“The Poison Sky” is not the first Doctor Who story in which Catherine Tate, Billie Piper and Freema Agyeman make an appearance—that honor is spread across the two episodes of “Army of Ghosts” / “Doomsday”—but it is the first single episode in which Donna Noble, Rose Tyler and Martha Jones all appear. It’s also the dramatic conclusion to the ecological thriller that returned the Sontarans to the modern series.
Here are a few things that you should keep an eye out for, the next time you watch.
Unit personnel use the radio call signs “greyhound” and “trap,” followed by a number—as illustrated in the Doctor’s pained protestation after Ross Jenkins’s death that “He wasn’t Greyhound Forty. His name was Ross.” This follows a tradition established in all of the UNIT stories during the Third Doctor’s era.
There was a plan by this episode’s director Douglas Mackinnon to speed up the TARDIS console’s characteristic rise and fall movement during the story’s dramatic peak. But the set was damaged in the attempt, and the idea was quickly abandoned after filming had to stop to make repairs.
The Doctor’s insolent skipping of the Sontaran transmission brings up the BBC children’s ecological superhero cartoon Tommy Zoom on screen. It’s by no means the first time that children’s TV shows have made their way onto Doctor Who (see previous 10 Things You May Not Know About Doctor Who posts for details). And despite the aptness of Tommy Zoom’s ecological message in a story about global poisoning, the show was actually second choice, after a deal fell through to put Aardman Animations’ Shaun the Sheep on the screen instead.
After Donna whacks the Sontaran guard with the TARDIS’s mallet, she says “Back of the neck!” in a satisfied tone of voice which is almost entirely borrowed from the British comedy creation Alan Partridge (as played by Steve Coogan):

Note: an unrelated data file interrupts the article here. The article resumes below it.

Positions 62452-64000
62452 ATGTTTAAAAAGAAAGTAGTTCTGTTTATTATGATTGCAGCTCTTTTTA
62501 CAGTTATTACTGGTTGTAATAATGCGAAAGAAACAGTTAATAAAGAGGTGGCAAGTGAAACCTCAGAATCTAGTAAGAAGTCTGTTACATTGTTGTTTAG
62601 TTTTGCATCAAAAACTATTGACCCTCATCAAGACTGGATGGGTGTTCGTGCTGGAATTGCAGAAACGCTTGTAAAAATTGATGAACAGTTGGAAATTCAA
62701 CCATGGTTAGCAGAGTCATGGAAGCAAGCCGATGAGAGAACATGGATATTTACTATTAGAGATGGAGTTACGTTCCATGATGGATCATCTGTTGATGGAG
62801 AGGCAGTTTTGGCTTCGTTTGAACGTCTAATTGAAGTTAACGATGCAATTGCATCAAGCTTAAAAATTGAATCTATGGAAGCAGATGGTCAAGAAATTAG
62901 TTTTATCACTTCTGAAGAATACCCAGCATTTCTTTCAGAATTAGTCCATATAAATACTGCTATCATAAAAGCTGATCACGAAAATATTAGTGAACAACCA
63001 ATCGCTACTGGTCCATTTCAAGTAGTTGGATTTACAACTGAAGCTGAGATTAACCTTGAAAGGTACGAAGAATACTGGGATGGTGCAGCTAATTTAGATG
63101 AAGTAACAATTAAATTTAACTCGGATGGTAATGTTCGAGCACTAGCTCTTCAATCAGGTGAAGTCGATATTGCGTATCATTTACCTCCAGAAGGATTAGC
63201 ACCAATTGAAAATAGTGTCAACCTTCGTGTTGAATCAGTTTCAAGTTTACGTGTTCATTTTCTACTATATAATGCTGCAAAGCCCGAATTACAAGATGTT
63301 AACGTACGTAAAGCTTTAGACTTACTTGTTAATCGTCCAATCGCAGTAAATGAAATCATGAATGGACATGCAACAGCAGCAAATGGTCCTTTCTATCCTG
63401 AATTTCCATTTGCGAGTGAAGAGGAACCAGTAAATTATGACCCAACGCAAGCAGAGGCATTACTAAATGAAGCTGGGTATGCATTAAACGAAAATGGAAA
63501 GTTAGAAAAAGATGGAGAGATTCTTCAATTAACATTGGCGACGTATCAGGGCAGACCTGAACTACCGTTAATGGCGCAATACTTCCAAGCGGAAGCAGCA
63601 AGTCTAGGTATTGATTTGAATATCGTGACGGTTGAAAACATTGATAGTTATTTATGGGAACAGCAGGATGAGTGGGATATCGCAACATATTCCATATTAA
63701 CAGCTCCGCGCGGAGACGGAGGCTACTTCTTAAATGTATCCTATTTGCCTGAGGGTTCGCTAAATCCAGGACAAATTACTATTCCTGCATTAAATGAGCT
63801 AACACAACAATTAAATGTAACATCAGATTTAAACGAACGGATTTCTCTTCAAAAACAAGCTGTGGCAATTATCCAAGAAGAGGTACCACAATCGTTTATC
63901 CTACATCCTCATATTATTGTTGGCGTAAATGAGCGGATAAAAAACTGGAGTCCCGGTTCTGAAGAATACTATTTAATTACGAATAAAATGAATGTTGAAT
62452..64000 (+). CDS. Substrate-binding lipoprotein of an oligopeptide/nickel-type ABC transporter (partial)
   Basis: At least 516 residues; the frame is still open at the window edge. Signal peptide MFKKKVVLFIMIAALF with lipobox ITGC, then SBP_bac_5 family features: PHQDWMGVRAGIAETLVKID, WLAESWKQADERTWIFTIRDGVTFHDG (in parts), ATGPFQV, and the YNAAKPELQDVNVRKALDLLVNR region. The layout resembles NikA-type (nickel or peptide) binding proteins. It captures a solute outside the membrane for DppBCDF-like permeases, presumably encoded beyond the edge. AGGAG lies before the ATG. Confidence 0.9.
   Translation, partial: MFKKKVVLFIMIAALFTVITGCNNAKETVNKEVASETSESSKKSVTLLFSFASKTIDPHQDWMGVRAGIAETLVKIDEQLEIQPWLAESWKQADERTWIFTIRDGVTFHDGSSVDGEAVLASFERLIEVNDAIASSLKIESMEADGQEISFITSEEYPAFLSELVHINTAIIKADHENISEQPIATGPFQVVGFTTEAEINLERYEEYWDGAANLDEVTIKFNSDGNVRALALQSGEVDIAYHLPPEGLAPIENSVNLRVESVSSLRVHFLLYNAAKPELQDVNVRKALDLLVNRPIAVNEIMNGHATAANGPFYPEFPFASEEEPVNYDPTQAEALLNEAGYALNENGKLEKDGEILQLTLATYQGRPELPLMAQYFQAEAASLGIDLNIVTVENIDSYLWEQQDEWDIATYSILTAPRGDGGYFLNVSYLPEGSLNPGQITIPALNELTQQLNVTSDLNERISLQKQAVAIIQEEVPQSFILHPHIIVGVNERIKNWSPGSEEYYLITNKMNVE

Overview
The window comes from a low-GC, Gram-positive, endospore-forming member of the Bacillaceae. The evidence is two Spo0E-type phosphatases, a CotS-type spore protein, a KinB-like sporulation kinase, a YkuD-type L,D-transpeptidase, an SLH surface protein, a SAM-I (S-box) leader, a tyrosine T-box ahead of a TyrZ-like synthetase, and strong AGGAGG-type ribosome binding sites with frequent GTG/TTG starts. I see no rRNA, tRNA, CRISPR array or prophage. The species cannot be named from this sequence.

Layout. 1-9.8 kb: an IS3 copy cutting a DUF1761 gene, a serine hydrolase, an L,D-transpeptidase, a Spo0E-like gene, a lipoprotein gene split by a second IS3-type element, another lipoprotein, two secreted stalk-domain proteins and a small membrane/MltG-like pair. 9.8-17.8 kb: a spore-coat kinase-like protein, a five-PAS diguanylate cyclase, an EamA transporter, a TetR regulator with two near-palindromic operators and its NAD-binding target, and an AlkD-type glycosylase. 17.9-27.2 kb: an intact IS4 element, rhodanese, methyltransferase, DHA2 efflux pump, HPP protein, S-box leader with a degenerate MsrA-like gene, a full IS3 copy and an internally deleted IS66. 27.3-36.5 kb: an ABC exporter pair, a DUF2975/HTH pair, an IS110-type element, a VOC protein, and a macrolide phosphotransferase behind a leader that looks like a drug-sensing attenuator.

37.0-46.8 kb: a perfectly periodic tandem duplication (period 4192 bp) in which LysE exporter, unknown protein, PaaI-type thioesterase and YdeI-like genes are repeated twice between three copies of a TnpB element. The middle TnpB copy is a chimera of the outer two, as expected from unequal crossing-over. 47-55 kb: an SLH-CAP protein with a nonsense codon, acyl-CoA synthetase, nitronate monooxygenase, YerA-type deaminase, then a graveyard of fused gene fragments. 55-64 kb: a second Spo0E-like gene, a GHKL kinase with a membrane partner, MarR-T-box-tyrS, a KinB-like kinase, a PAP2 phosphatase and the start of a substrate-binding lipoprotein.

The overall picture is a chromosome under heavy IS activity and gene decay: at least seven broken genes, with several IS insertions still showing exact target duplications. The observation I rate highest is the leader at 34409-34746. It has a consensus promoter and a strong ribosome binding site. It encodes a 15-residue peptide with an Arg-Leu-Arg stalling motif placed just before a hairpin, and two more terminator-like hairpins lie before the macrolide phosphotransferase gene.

Donna’s inability to pronounce the word “Sontaran” correctly is thought to be a nod to a conversation that took place during the production of “The Time Warrior,” the Third Doctor adventure that first introduced the potato-faced warrior race. Director Alan Bromly queried the pronunciation of the word by actor Kevin Lindsay (who played the Sontaran Linx), insisting it should be “SON-taran,” rather than “Son-TAR-an.” Kevin is said to have replied: “I’m from the bloody planet, I think I know how to pronounce my own name!”
In the scene set in New York, there’s a building with a “Butler Institute” nameplate on it. This is a reference to a corporation investigated by the Seventh Doctor in The New Doctor Who Adventures book by Andrew Cartmel called Cat’s Cradle: Warhead. The Butler Institute sought to avoid an ecological disaster by uploading human consciousness into computers.
Helen Raynor had originally given Luke Rattigan the surname Marlow, naming him after a young Doctor Who fan she knew. Russell T Davies preferred the surname Rattigan, which had originally been earmarked for Miss Foster, in “Partners in Crime.”
The Doctor’s reference to the Rutan-Sontaran War is a passing nod to a long-established conflict that appears to have lasted for millions of years between two proud warrior races. Actual battles are seldom shown (the Rutans, a race of green jellyfish from Ruta 3 with the ability to shape-shift and impersonate creatures they have killed, have only appeared once on screen, in “The Horror of Fang Rock”) but the bitter struggle between the two species is part of the back story for a good deal of the Doctor’s encounters with the Sontarans, including “The Time Warrior,” “The Horror of Fang Rock,” “The Two Doctors,” and “The Invasion of Time.”
This story contains the first reference of the new series to Brigadier Alistair Lethbridge-Stewart, commanding office of UNIT during the Third Doctor’s tenure as chief science officer. The Brigadier first met the Doctor in his second incarnation, during the Yeti invasion in “The Web of Fear,” and was a witness to his third regeneration, dryly remarking “here we go again” as the bumptious Fourth Doctor arrived:
Apart from the various Clara Oswalds in the Doctor’s timeline (from “The Name of the Doctor”), the Brigadier is the human who has met the greatest number of the Doctor’s various incarnations, having encountered the First Doctor in “The Five Doctors,” the Fifth Doctor in “Mawdryn Undead” and the Seventh Doctor in “Battlefield.” He was last seen in Cyber form, saluting the Twelfth Doctor in “Death in Heaven.”
The fleeting shot of Rose Tyler in the TARDIS screen was not part of the original script. It was only added in post-production when it became clear that her unannounced appearance in “Partners in Crime” had caused a huge stir among fans. The footage used had been shot for Rose’s similar appearance in “Midnight,” and used to bridge the gap between the two stories.
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